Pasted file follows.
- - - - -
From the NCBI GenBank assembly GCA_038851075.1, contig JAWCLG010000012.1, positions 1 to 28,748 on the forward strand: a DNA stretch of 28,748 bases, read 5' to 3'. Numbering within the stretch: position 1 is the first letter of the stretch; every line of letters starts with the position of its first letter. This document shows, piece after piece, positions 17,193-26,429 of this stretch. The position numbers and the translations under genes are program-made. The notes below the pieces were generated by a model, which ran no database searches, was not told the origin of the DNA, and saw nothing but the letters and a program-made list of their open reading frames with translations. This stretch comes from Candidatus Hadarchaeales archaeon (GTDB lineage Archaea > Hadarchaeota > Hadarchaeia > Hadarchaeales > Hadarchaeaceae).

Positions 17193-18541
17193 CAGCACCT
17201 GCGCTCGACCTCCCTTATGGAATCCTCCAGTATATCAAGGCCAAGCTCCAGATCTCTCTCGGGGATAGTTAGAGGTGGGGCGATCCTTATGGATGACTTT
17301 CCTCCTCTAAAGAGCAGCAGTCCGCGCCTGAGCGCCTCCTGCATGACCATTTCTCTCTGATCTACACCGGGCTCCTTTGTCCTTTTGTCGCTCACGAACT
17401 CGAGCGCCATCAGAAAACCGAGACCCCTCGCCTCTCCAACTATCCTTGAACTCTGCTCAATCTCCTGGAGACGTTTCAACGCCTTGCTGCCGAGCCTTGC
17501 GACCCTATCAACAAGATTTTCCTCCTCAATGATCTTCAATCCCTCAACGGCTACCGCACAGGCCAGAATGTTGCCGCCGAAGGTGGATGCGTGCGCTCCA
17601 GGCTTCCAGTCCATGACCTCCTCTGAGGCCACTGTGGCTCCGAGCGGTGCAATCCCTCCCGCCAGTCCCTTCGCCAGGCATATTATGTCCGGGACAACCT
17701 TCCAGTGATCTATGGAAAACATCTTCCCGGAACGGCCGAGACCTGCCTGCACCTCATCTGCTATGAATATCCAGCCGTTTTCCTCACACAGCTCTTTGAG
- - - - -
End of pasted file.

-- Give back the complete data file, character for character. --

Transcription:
From the NCBI GenBank assembly GCA_038851075.1, contig JAWCLG010000012.1, positions 1 to 28,748 on the forward strand: a DNA stretch of 28,748 bases, read 5' to 3'. Numbering within the stretch: position 1 is the first letter of the stretch; every line of letters starts with the position of its first letter. This document shows, piece after piece, positions 17,193-26,429 of this stretch. The position numbers and the translations under genes are program-made. The notes below the pieces were generated by a model, which ran no database searches, was not told the origin of the DNA, and saw nothing but the letters and a program-made list of their open reading frames with translations. This stretch comes from Candidatus Hadarchaeales archaeon (GTDB lineage Archaea > Hadarchaeota > Hadarchaeia > Hadarchaeales > Hadarchaeaceae).

Positions 17193-18541
17193 CAGCACCT
17201 GCGCTCGACCTCCCTTATGGAATCCTCCAGTATATCAAGGCCAAGCTCCAGATCTCTCTCGGGGATAGTTAGAGGTGGGGCGATCCTTATGGATGACTTT
17301 CCTCCTCTAAAGAGCAGCAGTCCGCGCCTGAGCGCCTCCTGCATGACCATTTCTCTCTGATCTACACCGGGCTCCTTTGTCCTTTTGTCGCTCACGAACT
17401 CGAGCGCCATCAGAAAACCGAGACCCCTCGCCTCTCCAACTATCCTTGAACTCTGCTCAATCTCCTGGAGACGTTTCAACGCCTTGCTGCCGAGCCTTGC
17501 GACCCTATCAACAAGATTTTCCTCCTCAATGATCTTCAATCCCTCAACGGCTACCGCACAGGCCAGAATGTTGCCGCCGAAGGTGGATGCGTGCGCTCCA
17601 GGCTTCCAGTCCATGACCTCCTCTGAGGCCACTGTGGCTCCGAGCGGTGCAATCCCTCCCGCCAGTCCCTTCGCCAGGCATATTATGTCCGGGACAACCT
17701 TCCAGTGATCTATGGAAAACATCTTCCCGGAACGGCCGAGACCTGCCTGCACCTCATCTGCTATGAATATCCAGCCGTTTTCCTCACACAGCTCTTTGAG